Monday, October 31, 2011

The Royal veto

The terms of the constitutional bargain underlying the Westminster system are pretty simple: the monarchy leaves government to Parliament and stays out of politics, and in exchange they get to keep their socks (and their heads). One of the great benefits of the UK's Freedom of Information Act has been exposing how much the royals piss on that bargain, with Prince Charles in particular furiously lobbying Ministers on his pet crank theories. And now it gets worse: it turns out he's being allowed to veto legislation:

Since 2005, ministers from six departments have sought the Prince of Wales' consent to draft bills on everything from road safety to gambling and the London Olympics, in an arrangement described by constitutional lawyers as a royal "nuclear deterrent" over public policy. Unlike royal assent to bills, which is exercised by the Queen as a matter of constitutional law, the prince's power applies when a new bill might affect his own interests, in particular the Duchy of Cornwall, a private £700m property empire that last year provided him with an £18m income.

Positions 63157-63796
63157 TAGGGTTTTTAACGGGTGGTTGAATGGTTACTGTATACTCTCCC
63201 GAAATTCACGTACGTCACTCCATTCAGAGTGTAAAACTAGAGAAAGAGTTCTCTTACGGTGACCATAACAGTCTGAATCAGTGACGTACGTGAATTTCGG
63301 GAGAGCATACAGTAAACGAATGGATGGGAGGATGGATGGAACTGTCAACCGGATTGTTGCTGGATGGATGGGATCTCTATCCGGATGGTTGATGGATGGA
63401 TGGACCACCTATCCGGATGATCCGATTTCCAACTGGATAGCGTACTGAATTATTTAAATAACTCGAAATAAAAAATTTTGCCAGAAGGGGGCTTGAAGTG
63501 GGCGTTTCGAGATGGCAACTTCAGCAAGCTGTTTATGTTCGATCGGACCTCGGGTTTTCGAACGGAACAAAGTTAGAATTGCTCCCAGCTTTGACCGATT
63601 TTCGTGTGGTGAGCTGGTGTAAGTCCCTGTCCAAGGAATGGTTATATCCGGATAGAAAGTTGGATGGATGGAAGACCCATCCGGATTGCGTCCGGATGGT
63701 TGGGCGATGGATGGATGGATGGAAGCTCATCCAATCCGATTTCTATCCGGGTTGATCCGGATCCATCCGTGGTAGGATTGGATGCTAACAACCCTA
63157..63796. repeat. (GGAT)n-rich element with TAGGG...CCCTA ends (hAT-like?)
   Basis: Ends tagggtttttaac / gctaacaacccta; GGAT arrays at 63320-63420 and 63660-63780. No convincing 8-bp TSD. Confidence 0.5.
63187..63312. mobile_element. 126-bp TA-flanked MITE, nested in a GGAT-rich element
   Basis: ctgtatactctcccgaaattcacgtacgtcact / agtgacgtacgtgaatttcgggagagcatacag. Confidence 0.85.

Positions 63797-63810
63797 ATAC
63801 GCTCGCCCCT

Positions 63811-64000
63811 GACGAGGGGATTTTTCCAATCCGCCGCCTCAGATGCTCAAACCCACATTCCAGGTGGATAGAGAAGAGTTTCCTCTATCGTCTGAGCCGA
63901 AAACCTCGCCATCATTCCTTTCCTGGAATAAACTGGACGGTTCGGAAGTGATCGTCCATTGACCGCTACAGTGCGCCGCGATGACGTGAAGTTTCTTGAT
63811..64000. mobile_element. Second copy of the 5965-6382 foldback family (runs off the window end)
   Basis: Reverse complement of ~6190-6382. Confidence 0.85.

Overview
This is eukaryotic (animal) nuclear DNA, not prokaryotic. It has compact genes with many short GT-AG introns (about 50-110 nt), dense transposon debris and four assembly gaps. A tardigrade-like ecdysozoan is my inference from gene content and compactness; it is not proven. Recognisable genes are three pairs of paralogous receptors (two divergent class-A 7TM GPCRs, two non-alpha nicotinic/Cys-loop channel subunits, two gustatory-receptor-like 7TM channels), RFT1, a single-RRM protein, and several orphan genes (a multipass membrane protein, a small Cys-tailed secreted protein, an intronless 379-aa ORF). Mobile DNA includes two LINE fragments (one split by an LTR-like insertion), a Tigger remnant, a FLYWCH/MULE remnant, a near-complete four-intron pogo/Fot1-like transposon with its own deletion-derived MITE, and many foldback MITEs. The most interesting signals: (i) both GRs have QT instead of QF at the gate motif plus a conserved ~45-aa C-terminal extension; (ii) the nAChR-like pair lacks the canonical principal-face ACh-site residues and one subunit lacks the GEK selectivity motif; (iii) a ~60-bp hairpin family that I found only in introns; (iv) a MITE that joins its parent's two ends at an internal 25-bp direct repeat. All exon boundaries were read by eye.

Neither the government nor Clarence House will reveal what, if any, alterations to legislation Charles has requested, or exactly why he was asked to grant consent to such a wide range of laws.

So, an unelected inbred is getting to dictate legislation to the UK's elected representatives. And the country calls itself a democracy...

But before we get too smug, its worth noting that such a power exists here. Standing Order 304 provides that

No Member’s bill, local bill, or private bill that contains any provision affecting the rights or prerogatives of the Crown may be passed unless the Crown has, by message, indicated its consent to that provision.
And its not just a irrelevant relic. Sue Bradford's Minimum Wage (New Entrants) Amendment Bill, which effectively abolished youth rates, needed royal permission because it changed the statutory powers of the Governor-General (those powers had been granted by Parliament, but that apparently didn't matter). Conceivably, a more active monarch could interfere in a lot more. The only thing that saves us from that fate is that they live on the other side of the world.

This has to change, both in the UK and New Zealand. The government doesn't ask any of us when it changes the law affecting our rights. Why should it ask the monarch? Its an affront to egalitarianism as well as democracy, and it should be stamped out.